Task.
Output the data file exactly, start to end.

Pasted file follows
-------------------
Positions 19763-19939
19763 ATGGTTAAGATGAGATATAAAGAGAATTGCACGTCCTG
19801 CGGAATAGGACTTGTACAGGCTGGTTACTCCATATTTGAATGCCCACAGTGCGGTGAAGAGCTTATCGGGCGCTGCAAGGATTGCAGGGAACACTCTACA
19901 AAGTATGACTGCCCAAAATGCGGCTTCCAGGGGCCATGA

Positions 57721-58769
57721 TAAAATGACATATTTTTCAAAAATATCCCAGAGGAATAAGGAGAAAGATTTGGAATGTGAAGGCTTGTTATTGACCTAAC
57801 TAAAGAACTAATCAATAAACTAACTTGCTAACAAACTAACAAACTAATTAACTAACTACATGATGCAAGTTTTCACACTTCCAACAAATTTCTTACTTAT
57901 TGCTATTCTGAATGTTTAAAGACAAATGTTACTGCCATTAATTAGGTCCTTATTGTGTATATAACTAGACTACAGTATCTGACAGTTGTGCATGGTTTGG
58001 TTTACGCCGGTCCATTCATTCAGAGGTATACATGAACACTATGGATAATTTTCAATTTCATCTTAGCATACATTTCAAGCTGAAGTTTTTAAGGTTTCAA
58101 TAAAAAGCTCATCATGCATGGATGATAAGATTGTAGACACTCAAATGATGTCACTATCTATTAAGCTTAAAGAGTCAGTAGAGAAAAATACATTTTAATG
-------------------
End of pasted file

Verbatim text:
Positions 19763-19939
19763 ATGGTTAAGATGAGATATAAAGAGAATTGCACGTCCTG
19801 CGGAATAGGACTTGTACAGGCTGGTTACTCCATATTTGAATGCCCACAGTGCGGTGAAGAGCTTATCGGGCGCTGCAAGGATTGCAGGGAACACTCTACA
19901 AAGTATGACTGCCCAAAATGCGGCTTCCAGGGGCCATGA

Positions 57721-58769
57721 TAAAATGACATATTTTTCAAAAATATCCCAGAGGAATAAGGAGAAAGATTTGGAATGTGAAGGCTTGTTATTGACCTAAC
57801 TAAAGAACTAATCAATAAACTAACTTGCTAACAAACTAACAAACTAATTAACTAACTACATGATGCAAGTTTTCACACTTCCAACAAATTTCTTACTTAT
57901 TGCTATTCTGAATGTTTAAAGACAAATGTTACTGCCATTAATTAGGTCCTTATTGTGTATATAACTAGACTACAGTATCTGACAGTTGTGCATGGTTTGG
58001 TTTACGCCGGTCCATTCATTCAGAGGTATACATGAACACTATGGATAATTTTCAATTTCATCTTAGCATACATTTCAAGCTGAAGTTTTTAAGGTTTCAA
58101 TAAAAAGCTCATCATGCATGGATGATAAGATTGTAGACACTCAAATGATGTCACTATCTATTAAGCTTAAAGAGTCAGTAGAGAAAAATACATTTTAATG